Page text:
Grilled Button Mushrooms

Grilled button mushrooms, zucchini and garden scallions

Local markets are bursting with color this time of year.  Red, green and yellow peppers, orange winter squash and deep, dark greens fill many hand-held baskets making it difficult to nestle in a bunch of crimson beets or head of purple cabbage. In the midst of so much color, it’s easy to overlook the low-growing button mushroom.

The smooth, close-capped and thick stiped common mushroom is also known as button, crimini, brown, baby portabello, mini bella and portabellini.  Even amongst fellow fungi, the abundantly common mushroom often takes second seat to the eye-catching shapes and textures of hen-of-the-woods, maitaki, shiitake and oyster varieties.  But don’t let their simple shape and muted color have you dismissing their nutritional ability to prevent disease.

Perhaps the button mushroom’s biggest contribution to health is how it helps control internal inflammation.  Scientific evidence is mushrooming on the topic of prolonged low-grade systemic inflammation linking the condition to diabetes, Alzheimer’s, arthritis, heart disease, and cancer.

Researchers are exploring how a sedentary lifestyle, obesity, eating refined foods as well as bacterial and viral infections can cause inflammation and the production of C-reactive protein (CRP) by the liver in response.  Often, systemic inflammation goes undetected.  However, the presence of CRP is an indicator.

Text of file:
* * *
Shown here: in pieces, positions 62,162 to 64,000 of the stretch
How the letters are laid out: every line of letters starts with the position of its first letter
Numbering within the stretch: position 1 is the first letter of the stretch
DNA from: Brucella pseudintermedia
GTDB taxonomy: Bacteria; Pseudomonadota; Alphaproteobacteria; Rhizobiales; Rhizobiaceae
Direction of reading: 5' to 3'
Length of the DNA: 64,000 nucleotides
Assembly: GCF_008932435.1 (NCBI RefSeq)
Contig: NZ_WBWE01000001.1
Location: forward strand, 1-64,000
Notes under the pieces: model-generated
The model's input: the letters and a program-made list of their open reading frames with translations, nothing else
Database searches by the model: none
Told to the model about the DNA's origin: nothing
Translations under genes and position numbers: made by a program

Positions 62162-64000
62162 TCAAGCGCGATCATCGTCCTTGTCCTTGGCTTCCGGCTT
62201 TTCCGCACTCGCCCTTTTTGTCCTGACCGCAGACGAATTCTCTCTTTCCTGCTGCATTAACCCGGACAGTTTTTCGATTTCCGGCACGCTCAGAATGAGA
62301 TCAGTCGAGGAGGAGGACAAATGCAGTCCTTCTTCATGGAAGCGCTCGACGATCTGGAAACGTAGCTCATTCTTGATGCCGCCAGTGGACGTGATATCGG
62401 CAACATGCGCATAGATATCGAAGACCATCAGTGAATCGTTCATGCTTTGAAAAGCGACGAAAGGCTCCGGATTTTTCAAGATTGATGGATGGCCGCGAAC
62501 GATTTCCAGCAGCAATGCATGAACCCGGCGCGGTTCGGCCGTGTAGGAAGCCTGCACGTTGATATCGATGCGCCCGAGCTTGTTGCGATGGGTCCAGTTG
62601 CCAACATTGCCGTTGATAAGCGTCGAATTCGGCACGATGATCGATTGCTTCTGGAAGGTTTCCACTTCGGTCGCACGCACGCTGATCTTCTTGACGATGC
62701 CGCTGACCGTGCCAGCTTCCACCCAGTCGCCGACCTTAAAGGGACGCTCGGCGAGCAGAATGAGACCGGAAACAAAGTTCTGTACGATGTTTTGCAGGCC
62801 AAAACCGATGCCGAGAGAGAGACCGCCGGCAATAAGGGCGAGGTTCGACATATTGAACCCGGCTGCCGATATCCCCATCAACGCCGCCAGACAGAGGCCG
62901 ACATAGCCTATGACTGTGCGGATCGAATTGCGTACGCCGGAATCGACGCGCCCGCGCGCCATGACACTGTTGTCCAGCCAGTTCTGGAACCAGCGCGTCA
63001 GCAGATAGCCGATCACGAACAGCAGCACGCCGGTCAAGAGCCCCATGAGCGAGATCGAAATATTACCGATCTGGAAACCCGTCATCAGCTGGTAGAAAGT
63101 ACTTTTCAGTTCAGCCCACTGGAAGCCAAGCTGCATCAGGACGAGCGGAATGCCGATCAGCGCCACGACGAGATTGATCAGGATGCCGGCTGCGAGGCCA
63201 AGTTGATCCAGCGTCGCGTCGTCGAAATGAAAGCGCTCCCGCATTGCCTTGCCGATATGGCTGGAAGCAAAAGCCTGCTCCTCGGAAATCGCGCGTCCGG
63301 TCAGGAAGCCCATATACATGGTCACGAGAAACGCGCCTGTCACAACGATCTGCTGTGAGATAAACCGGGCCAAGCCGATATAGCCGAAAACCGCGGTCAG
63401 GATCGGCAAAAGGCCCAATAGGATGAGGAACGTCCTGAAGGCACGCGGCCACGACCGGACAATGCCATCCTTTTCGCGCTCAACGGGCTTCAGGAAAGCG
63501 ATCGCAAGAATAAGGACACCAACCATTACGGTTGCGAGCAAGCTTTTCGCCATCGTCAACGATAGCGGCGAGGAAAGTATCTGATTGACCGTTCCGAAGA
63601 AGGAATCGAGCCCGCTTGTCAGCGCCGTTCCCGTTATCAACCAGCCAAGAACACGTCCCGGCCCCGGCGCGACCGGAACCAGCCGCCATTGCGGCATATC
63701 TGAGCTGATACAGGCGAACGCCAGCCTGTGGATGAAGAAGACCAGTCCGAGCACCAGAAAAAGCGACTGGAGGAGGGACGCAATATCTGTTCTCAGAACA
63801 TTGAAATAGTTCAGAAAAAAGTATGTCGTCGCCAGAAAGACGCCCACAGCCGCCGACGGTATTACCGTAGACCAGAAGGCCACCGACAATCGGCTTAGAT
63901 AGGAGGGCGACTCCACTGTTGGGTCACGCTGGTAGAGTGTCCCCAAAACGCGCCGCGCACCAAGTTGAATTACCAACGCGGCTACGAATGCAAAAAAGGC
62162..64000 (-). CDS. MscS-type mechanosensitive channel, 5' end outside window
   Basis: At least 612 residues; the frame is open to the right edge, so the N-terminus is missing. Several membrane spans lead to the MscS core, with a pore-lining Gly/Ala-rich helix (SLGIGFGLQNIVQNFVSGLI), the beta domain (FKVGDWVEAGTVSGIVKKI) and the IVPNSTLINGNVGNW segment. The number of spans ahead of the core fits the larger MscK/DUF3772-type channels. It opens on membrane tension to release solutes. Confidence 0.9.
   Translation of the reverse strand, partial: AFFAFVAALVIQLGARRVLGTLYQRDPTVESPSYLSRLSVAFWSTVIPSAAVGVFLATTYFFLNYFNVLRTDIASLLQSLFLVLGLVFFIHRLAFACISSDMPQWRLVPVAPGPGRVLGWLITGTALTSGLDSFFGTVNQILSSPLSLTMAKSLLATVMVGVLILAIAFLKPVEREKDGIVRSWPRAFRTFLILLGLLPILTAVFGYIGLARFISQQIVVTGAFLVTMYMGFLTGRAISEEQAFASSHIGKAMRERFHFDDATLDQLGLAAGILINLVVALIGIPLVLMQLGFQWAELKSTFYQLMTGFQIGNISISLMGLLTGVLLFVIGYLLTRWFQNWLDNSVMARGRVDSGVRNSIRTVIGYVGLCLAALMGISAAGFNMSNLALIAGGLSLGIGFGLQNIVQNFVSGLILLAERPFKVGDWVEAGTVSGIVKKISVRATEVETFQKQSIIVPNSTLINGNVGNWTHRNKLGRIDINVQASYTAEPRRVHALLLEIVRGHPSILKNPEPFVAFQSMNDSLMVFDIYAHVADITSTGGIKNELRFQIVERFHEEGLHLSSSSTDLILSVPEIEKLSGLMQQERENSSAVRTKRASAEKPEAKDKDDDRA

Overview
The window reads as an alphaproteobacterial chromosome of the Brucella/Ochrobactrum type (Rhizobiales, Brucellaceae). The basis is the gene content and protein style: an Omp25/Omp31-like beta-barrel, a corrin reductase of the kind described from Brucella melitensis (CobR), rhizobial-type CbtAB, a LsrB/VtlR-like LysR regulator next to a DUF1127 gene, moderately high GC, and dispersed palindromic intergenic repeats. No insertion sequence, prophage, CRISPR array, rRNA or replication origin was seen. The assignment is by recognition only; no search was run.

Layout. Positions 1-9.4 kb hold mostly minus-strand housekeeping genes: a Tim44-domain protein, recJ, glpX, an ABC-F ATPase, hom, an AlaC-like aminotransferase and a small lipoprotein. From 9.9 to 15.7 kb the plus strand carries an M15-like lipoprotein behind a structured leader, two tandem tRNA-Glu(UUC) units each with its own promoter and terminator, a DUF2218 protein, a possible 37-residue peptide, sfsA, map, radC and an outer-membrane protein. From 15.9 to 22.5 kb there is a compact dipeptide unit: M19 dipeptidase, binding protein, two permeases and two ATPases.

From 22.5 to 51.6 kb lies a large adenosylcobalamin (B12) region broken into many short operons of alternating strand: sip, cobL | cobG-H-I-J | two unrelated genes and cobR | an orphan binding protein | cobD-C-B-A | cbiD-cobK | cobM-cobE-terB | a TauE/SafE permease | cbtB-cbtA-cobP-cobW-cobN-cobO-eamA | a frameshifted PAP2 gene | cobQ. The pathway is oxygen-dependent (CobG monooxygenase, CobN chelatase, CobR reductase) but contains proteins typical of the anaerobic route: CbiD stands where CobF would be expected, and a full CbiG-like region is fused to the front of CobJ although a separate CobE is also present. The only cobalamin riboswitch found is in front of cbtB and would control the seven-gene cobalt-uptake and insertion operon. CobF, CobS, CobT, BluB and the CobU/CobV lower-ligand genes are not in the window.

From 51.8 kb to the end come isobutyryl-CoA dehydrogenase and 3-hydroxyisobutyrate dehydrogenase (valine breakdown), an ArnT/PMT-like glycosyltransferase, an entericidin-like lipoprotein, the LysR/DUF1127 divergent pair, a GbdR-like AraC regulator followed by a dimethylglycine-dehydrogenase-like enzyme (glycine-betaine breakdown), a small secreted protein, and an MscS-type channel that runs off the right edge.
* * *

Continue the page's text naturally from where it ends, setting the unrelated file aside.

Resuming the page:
The common mushroom also maintains an unobstructed blood flow through out blood vessels by preventing specific immune cells from attaching to the blood vessel walls.

Of importance to women at risk of hormone-dependent breast cancer, these mighty ‘shrooms contain a surprising amount of conjugated linolenic acid (CLA).  Usually found in milk, cheese and meat, CLA binds onto specific enzymes to reduce estrogen production.  This can also counter elevated estrogen levels due to chronic stress, eating too much sugar, bacterial imbalances in the gut and the consumption of artificial estrogen-mimicing compounds and toxins in our foods.

Most mushrooms are grown chemical-free.  Thus, purchasing organic may not be as critical as with other produce.  Just gently brush their surface with a dry paper towel or a soft brush to remove any dirt.  Rinsing in water can dilute their naturally earthy flavor.

A cup of mushrooms has a notable 18 vitamins, minerals and phytochemicals – many of which are temperature sensitive.  Fresh mushrooms should always be kept at 38 degrees Fahrenheit – the temperature of most refrigerators.  They should be firm, but soft and free of discoloring, a sign of deterioration and phytochemical loss.  In order to maximize the flavor with the least heat-degradation of nutrients, sauté for no more than seven minutes when cooking.
Sources

The World’s Healthiest Foods.  (2001-2012).  Mushrooms, crimini.  Retrieved September 7, 2012, from http://www.whfoods.com/genpage.php?tname=foodspice&dbid=97

Center for Healthy Living.  (2002-2008).  Inflammation.  Retrieved September 7, 2012, from http://www.wwu.edu/depts/healthyliving/PE511info/infection/Causes.html

Elliott, T. (2010 September 14).  Causes of estrogen dominance.   Message posted to http://www.livestrong.com/article/244779-causes-of-estrogen-dominance/

The content of this post cannot be used without permission.  Contact (215) 546-1231.